Fund managers, China regulators clash over ‘rat trap’

May 18th, 2010
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Contributed by: Emerging Manager Focus
Fund managers across China are crying foul over a China Securities Regulatory Commission (CSRC) proposal to tighten investment reporting requirements.

Some disgruntled managers even threatened to walk off the job after CSRC in late March released a draft version of the Guidelines for Management and Reporting of Stock Investments for Relatives of Fund Company Employees.

The guidelines would bar immediate relatives of fund employees from investing in stocks before reporting to obtaining fund-company permission. In addition, these relatives would not be allowed to open trading accounts except at certain, designated securities companies. The period for public comments is about a month, and the guideline is likely to be released within three months.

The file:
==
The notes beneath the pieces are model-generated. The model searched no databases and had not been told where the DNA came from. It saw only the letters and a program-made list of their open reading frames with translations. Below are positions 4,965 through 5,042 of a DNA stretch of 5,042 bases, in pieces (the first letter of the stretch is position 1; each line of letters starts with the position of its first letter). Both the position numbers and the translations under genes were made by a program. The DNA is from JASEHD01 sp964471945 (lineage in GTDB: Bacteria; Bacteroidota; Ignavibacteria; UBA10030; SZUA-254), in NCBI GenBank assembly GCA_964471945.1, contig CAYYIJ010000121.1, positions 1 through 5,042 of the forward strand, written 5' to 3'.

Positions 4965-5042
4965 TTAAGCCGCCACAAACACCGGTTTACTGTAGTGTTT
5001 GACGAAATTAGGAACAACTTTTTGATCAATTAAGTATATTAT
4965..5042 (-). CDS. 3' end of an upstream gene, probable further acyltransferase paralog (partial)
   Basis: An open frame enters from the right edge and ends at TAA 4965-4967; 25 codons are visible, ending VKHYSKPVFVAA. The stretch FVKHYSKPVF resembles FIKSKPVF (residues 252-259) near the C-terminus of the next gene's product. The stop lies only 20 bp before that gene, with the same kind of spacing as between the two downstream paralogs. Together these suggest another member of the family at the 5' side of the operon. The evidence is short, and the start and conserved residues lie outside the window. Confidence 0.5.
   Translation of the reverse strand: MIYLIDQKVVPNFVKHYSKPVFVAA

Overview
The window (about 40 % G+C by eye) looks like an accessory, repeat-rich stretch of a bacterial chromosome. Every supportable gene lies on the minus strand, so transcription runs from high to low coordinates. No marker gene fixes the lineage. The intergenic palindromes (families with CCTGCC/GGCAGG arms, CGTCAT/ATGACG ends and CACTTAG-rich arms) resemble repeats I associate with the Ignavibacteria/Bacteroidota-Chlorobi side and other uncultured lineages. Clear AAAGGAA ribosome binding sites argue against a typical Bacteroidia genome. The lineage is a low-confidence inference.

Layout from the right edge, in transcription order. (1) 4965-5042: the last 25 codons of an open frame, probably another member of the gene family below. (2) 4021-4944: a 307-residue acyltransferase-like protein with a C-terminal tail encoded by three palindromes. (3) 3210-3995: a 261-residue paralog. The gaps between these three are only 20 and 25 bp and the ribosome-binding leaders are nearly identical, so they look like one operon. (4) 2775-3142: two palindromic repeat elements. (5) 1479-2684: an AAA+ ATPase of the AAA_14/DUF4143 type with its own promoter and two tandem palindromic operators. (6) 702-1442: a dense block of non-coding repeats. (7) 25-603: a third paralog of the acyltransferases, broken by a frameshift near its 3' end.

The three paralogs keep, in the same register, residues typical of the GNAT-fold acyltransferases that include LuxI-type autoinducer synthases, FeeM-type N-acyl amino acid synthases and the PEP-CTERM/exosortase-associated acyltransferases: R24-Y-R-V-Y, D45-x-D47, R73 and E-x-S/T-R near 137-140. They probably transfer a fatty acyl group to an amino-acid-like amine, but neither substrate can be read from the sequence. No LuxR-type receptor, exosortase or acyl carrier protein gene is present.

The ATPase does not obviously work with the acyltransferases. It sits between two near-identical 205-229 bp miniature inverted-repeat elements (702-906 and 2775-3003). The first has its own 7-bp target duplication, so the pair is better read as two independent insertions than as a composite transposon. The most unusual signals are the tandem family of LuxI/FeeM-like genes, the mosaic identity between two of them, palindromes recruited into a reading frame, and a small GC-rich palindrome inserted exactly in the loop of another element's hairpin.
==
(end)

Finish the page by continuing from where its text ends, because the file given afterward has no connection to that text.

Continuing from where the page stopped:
Current regulations are less strict: CSRC merely requires that close relatives of fund employees report basic information about their accounts and stock trades.

The new proposal, for which regulators are now gathering public comments, is supposed to prevent conflicts of interest. But so far it’s stirred up conflict of a different sort — a maelstrom in the investment fund industry.

Getting explicit

China’s fund-management industry frequently gets a sideways glance. Managers have long been suspected of dealing on inside information and so-called “rat trading,” which happens when a manager with special stock information profitably and secretly controls “rat accounts” for relatives or friends.

Regulators recently started clamping down. Four fund managers were charged with insider trading last year against the backdrop of a February 2009 decision by the Standing Committee of the National People’s Congress that elevated rat trading to a criminal offense.

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